A third sensing means 19 senses the vacuum level in the engine and supplies an electrical signal representative of this level. As shown in FIG. 2, means 19 is a differential pressure sensor and comprises a housing 21 in which a piston 23 is slidably movable and a spring 25 seated against the piston and one end of the housing. The housing has an opening 27 in the end against which spring 25 seats and the opposite end of the housing is vented to the atmosphere. Sensing means 19 further includes a potentiometer 29 connected between electrical ground and a battery 31. Wiper arm 33 of the potentiometer is operatively connected to piston 23 to change the resistance value of the potentiometer as the absolute pressure level (engine vacuum level) changes.

An auxiliary air passage A communicates with fuel circuit F. The inlet to this auxiliary air passage is shown in FIG. 2 as being in air passage P at a point above Venturi V. It will be understood however, that the inlet to passage A may be at some other location. A portion of the air entering air passage P enters auxiliary passage A and modulates the pressure to which fuel circuit F is subjected.

A fuel metering means M meters the quantity of fuel supplied by the fuel circuit to passage P to maintain the air-fuel ratio of the resultant mixture at a preselected value. As shown in FIG. 2, means M comprises a solenoid 35 and an air metering rod 37 movable by the solenoid. The metering rod extends into auxiliary air passage A through an opening O therein.

The metering rod is movable into and out of the auxiliary air passage to adjust the quantity of air flowing therethrough to fuel circuit F. An increase or decrease in the amount of air flowing to fuel circuit F results in less or more fuel flowing to passage P.

The flow of air through auxiliary air passage A is controlled on the basis of the density of the air being drawn into the engine. An electronic control unit ECU is responsive to the signals supplied by sensing means 7, 15 and 19 to calculate the density of the air being drawn into the engine. The electronics control unit calculates the air density according to the formula ##EQU1## where flow area is a function of the position of throttle valve T, gc is the gravitational constant, volumetric air flow is a function of the flow rate of air through the engine and bore area is a constant equal to the cross-sectional area of passage P. This formula is derived from the flow equation for carburetors which, in turn, is derived from Bernoulli's equation. The basic flow equation is set forth, for example, in Introduction to Fluid Mechanics, by James E. A John and William Haberman, Prentice Hall, Inc. 1971, p. 45, as well as in Elements of Internal-Combustion Engines by A. B. Rogowski, McGraw-Hill Book Company, 1953, p. 142. The electronics control unit is, for example, a microprocessor, having appropriate input, output and memory circuits of the type well known in the art. This circuitry responds to the three input signals from carburetion system C to calculate air density in accordance with the formula and supply a control signal to the metering means to control the metering of fuel. As shown in FIG. 2, the control signal is supplied from unit ECU to solenoid 35 via electrical path 39. The control signal has characteristics which are a function of the calculated air density. Thus, for example, the control signal may be frequency variable with the frequency varying as a function of calculated air density or the control signal may be a d.c. level the amplitude of which varies as a function of calculated air density.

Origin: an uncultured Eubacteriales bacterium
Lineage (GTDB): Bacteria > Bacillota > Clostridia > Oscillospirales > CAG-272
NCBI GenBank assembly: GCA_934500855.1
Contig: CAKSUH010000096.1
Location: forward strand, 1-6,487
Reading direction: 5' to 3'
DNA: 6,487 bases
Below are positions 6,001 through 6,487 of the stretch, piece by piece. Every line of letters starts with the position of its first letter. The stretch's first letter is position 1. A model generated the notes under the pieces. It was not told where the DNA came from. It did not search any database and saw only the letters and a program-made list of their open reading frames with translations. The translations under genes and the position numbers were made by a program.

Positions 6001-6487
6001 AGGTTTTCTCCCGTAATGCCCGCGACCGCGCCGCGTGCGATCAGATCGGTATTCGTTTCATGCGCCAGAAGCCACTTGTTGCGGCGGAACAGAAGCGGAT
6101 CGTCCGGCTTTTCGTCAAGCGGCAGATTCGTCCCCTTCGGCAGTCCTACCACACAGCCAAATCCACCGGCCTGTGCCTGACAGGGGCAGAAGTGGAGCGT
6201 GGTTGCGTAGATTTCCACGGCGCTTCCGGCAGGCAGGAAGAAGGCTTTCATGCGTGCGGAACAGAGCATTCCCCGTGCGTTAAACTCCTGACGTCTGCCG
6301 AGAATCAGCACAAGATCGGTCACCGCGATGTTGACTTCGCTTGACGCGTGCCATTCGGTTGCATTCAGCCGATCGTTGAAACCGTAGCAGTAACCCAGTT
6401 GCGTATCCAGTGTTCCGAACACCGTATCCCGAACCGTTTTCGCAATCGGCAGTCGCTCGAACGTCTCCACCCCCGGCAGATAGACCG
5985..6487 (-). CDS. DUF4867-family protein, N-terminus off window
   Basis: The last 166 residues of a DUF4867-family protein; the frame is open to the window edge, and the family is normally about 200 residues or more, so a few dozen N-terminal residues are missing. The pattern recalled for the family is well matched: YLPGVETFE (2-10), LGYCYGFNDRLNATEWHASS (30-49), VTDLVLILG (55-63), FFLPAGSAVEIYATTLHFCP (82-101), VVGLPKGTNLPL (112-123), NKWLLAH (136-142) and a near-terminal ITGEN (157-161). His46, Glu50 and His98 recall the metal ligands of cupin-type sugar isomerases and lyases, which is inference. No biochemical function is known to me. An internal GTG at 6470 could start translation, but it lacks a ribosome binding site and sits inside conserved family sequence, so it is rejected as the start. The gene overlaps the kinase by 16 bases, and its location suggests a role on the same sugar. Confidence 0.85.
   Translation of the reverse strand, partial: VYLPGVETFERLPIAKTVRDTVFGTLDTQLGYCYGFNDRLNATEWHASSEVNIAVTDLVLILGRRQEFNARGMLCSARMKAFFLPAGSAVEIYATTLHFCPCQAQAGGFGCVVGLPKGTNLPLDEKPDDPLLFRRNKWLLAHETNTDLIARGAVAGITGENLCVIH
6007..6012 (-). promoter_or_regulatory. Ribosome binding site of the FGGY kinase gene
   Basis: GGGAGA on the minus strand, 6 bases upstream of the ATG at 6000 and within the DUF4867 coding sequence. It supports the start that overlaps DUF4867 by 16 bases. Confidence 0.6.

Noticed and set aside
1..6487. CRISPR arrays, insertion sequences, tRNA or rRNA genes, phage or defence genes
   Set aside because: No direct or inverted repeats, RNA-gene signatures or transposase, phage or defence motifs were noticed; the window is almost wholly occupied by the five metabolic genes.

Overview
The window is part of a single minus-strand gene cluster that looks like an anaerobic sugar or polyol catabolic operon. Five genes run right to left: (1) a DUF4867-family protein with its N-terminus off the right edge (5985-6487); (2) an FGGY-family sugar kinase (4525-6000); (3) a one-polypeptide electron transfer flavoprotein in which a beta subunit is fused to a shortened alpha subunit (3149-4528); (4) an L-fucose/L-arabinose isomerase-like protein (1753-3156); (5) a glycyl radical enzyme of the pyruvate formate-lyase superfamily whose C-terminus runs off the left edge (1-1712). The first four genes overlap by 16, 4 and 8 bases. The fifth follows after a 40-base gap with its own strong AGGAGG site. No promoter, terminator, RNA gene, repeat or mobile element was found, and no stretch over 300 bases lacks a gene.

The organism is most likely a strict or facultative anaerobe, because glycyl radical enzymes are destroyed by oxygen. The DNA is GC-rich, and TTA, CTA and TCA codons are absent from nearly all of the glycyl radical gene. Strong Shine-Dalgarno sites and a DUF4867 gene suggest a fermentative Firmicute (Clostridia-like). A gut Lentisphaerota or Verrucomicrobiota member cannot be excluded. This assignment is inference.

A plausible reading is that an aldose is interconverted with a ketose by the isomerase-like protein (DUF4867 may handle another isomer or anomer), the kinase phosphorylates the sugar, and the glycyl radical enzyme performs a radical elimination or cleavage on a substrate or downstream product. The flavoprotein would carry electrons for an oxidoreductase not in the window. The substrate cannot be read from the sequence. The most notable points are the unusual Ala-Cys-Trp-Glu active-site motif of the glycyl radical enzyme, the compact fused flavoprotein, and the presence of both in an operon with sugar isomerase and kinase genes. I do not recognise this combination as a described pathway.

Altitude compensation apparatus 1 of the invention is summarized in block diagram form in FIG. 1. Thus, a carburetion system C provides three output signals to an electronics control unit ECU; these signals being representative of throttle position or angle, air flow rate and engine vacuum. The electronics control unit employs these signals to calculate air density according to the above stated formula and produces a control signal which is supplied to a fuel meter M. The fuel meter is responsive to the control signal to supply an appropriate amount of fuel to the carburetion system for proper operation of the engine at a given altitude. The resultant air-fuel mixture produced by the carburetion system may be held at a specific air-fuel ratio and this helps increase fuel economy and reduce emissions. In addition, the parts employed in the apparatus are not as susceptible to wear or breakdown as mechanical systems performing a similar function.

Referring to FIG. 3, a second embodiment of altitude compensation apparatus of the invention is indicated 1' and is for use with a carburetion system C' having an air passage P'; a throttle valve T'; a source of fuel B' and a fuel circuit F'. Throttle valve T' position is sensed by a sensing means 7' as before and engine vacuum is sensed by a sensing means 19' also as before. The electrical signals developed by these sensing means are supplied to an electronics control unit ECU'. Concerning flow rate, the engine on which carburetion system C' is installed may be considered as a positive displacement pump or meter which ingests a quantity of air and fuel approximately equal to its volumetric displacement during each complete engine cycle. For a 2-cycle engine, a complete cycle occurs every engine revolution; while for a 4-cycle engine, a complete cycle occurs every two engine revolutions. Thus, the flow rate may be measured without a separate flow measuring device by measuring engine revolutions.